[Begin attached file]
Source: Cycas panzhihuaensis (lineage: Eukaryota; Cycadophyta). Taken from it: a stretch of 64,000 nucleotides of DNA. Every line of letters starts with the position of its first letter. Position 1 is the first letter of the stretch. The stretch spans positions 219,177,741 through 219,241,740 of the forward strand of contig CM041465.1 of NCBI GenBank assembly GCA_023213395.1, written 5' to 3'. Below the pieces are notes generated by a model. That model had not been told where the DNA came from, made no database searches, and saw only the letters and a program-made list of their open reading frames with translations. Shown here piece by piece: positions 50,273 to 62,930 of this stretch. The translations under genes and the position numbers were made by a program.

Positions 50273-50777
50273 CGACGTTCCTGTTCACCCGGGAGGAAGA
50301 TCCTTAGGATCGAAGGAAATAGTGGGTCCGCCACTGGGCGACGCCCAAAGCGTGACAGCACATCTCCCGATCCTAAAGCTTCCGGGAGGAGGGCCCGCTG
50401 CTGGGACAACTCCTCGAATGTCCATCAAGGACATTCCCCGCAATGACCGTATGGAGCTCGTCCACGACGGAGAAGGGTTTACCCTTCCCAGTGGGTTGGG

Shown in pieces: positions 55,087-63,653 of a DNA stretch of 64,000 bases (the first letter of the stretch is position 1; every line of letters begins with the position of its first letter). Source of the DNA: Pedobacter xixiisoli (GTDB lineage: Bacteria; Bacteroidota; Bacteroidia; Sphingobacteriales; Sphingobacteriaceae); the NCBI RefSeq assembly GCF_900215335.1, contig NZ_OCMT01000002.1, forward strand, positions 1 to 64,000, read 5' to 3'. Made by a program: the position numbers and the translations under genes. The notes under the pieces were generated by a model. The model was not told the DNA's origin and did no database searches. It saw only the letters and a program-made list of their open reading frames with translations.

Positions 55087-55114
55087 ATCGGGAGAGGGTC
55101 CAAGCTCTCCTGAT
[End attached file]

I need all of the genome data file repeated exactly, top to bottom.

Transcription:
Source: Cycas panzhihuaensis (lineage: Eukaryota; Cycadophyta). Taken from it: a stretch of 64,000 nucleotides of DNA. Every line of letters starts with the position of its first letter. Position 1 is the first letter of the stretch. The stretch spans positions 219,177,741 through 219,241,740 of the forward strand of contig CM041465.1 of NCBI GenBank assembly GCA_023213395.1, written 5' to 3'. Below the pieces are notes generated by a model. That model had not been told where the DNA came from, made no database searches, and saw only the letters and a program-made list of their open reading frames with translations. Shown here piece by piece: positions 50,273 to 62,930 of this stretch. The translations under genes and the position numbers were made by a program.

Positions 50273-50777
50273 CGACGTTCCTGTTCACCCGGGAGGAAGA
50301 TCCTTAGGATCGAAGGAAATAGTGGGTCCGCCACTGGGCGACGCCCAAAGCGTGACAGCACATCTCCCGATCCTAAAGCTTCCGGGAGGAGGGCCCGCTG
50401 CTGGGACAACTCCTCGAATGTCCATCAAGGACATTCCCCGCAATGACCGTATGGAGCTCGTCCACGACGGAGAAGGGTTTACCCTTCCCAGTGGGTTGGG

Shown in pieces: positions 55,087-63,653 of a DNA stretch of 64,000 bases (the first letter of the stretch is position 1; every line of letters begins with the position of its first letter). Source of the DNA: Pedobacter xixiisoli (GTDB lineage: Bacteria; Bacteroidota; Bacteroidia; Sphingobacteriales; Sphingobacteriaceae); the NCBI RefSeq assembly GCF_900215335.1, contig NZ_OCMT01000002.1, forward strand, positions 1 to 64,000, read 5' to 3'. Made by a program: the position numbers and the translations under genes. The notes under the pieces were generated by a model. The model was not told the DNA's origin and did no database searches. It saw only the letters and a program-made list of their open reading frames with translations.

Positions 55087-55114
55087 ATCGGGAGAGGGTC
55101 CAAGCTCTCCTGAT